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Vanessa van den Boogaard

Research Fellow

Vanessa is a Research Fellow with the International Centre for Taxation and Development (ICTD).

Dr Vanessa van den Boogaard is a Research Fellow based at the Munk School of Global Affairs and Public Policy in Toronto and leads the ICTD‘s research programme on informality and taxation with Max Gallien. She is a political scientist specializing in the politics of taxation and informal institutions and the political economy of development. She received her doctorate in Political Science at the University of Toronto. Her dissertation explored informal taxation and the state in Sierra Leone, and won the Vincent Lemieux prize recognizing the best PhD thesis in political science in Canada. Her current research primarily focuses on informal taxation and taxation of the informal economy in Sierra Leone, Ghana, the DRC, and Somalia.


Languages: English and French



International Centre for Tax and Development (ICTD)

The International Centre for Tax and Development (ICTD) provides research evidence that supports developing countries in raising domestic revenues equitably and sustainably, in a manner that is conducive to pro-poor economic growth and good governance.



Tax on mobile money transfers hits the poor hardest in Ghana

Ghana’s introduction of a 1.5% tax on mobile money transactions in May 2022 has been watched closely by policymakers across Africa. The proponents of the electronic transaction levy (e-levy) argue that taxes on mobile money — commonly referred to in Ghana as MoMo — present an opportunity...

Mike Rogan & 3 others

20 September 2022


Working Paper

Mobile Money Taxation and Informal Workers: Evidence from Ghana’s E-Levy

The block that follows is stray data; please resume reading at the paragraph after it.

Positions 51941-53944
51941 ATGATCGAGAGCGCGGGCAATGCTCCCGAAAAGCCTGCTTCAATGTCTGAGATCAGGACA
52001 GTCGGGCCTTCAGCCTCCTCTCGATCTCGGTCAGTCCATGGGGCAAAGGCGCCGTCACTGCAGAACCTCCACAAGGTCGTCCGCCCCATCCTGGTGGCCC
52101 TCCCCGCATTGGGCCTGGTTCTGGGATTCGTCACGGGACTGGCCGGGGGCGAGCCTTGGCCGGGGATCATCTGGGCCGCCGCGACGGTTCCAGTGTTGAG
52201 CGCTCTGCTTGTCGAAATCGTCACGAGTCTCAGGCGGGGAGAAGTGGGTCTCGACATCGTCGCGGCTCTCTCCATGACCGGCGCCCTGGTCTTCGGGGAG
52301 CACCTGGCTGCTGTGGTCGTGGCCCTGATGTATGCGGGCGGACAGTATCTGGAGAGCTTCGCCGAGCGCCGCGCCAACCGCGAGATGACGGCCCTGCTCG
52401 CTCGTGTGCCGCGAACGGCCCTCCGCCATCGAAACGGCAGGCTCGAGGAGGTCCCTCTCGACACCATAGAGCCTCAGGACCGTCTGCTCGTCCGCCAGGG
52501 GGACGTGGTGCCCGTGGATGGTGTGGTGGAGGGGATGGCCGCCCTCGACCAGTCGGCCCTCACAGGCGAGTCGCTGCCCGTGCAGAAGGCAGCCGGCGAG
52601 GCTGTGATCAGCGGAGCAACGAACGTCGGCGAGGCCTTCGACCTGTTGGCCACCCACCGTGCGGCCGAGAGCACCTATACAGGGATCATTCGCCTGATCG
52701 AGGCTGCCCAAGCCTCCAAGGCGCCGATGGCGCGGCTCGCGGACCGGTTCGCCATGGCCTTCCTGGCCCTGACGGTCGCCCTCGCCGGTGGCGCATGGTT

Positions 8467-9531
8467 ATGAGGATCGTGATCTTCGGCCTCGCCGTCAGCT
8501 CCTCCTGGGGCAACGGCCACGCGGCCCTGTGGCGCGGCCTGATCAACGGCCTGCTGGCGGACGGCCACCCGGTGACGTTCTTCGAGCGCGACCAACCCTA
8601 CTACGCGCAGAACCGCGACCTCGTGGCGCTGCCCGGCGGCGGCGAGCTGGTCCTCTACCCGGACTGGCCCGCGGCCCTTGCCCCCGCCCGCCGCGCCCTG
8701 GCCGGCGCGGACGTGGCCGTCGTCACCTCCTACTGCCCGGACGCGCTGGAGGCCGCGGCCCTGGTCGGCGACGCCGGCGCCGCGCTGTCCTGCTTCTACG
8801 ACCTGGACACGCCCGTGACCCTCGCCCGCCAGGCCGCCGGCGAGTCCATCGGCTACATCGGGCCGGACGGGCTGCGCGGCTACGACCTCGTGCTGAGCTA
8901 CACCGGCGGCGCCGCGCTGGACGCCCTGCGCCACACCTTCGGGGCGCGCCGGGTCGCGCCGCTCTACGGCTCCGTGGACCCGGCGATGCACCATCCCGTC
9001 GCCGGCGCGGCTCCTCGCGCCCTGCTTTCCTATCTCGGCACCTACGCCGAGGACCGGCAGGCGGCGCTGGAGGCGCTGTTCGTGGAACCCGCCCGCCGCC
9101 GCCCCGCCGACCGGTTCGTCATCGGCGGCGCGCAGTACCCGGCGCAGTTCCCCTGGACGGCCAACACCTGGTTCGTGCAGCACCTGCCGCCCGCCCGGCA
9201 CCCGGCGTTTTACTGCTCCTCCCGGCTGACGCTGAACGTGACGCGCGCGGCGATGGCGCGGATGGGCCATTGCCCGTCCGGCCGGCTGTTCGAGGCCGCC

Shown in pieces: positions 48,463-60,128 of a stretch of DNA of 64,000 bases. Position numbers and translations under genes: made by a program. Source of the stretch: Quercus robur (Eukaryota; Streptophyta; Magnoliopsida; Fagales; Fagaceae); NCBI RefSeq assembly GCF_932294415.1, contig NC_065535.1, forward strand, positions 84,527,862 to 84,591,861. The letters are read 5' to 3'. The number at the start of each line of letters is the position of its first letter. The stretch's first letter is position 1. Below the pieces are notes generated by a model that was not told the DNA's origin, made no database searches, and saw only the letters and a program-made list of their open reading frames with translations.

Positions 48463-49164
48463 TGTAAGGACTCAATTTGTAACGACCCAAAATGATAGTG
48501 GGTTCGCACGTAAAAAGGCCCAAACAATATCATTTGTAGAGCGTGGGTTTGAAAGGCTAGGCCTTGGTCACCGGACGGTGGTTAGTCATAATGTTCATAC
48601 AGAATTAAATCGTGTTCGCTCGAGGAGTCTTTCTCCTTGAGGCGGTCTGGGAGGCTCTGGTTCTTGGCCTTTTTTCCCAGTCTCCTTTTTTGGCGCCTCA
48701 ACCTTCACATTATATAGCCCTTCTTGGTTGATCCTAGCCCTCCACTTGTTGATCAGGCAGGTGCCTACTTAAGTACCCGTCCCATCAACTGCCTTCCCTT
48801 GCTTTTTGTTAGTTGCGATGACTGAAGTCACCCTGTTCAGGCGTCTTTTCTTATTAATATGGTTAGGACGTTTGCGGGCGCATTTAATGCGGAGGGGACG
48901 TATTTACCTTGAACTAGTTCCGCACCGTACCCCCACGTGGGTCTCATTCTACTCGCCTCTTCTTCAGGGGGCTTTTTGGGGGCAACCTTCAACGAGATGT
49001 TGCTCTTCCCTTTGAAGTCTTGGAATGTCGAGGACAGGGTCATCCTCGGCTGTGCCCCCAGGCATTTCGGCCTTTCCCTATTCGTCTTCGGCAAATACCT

ICTD Working Paper 146

The use of digital financial services, including money transfers and mobile money, have expanded widely in lower-income countries in the past decade; 47 per cent of the population of sub-Saharan Africa (548 million) had a registered mobile money account in 2020, with 29 per cent of those...

Max Gallien
Max Gallien & 3 others

8 September 2022

Journal Article

Beyond Greed: Why Armed Groups Tax

Based on a review of the diverse practices of how armed groups tax, we highlight that a full account of why armed groups tax needs to go beyond revenue motivations, to also engage with explanations related to ideology, legitimacy, institution building, legibility and control of populations,...

Max Gallien
Max Gallien & 4 others

14 March 2022


Tax and Governance in the Context of Scarce Revenues: Inefficient Tax Collection and its Implications in Rural West Africa

Working Paper;139

In recent years, domestic and international policy attention has often focused on broadening the tax base in order to include a greater share of the population in the ‘tax net’. This is based, in part, on the hope that the expansion of taxation will result in positive ‘governance...

Rachel Beach

28 February 2022

Journal Article

Enabling Tax Bargaining: Supporting More Meaningful Tax Transparency and Taxpayer Engagement in Ghana and Sierra Leone

Development Policy Review 40.1

While there is increasing evidence that taxation can contribute to greater government responsiveness and accountability, such positive outcomes are not guaranteed. If the environment does not enable tax bargaining, there is a risk that taxation will amount to little more than enforced...

21 December 2021

Vanessa van den Boogaard’s recent work



The Governance research cluster works across a number of thematic areas that are focused on ensuring citizens are represented and governed fairly in a world of changing state authorities. Our work critically examines public authority and the institutions, networks and politics that shape it....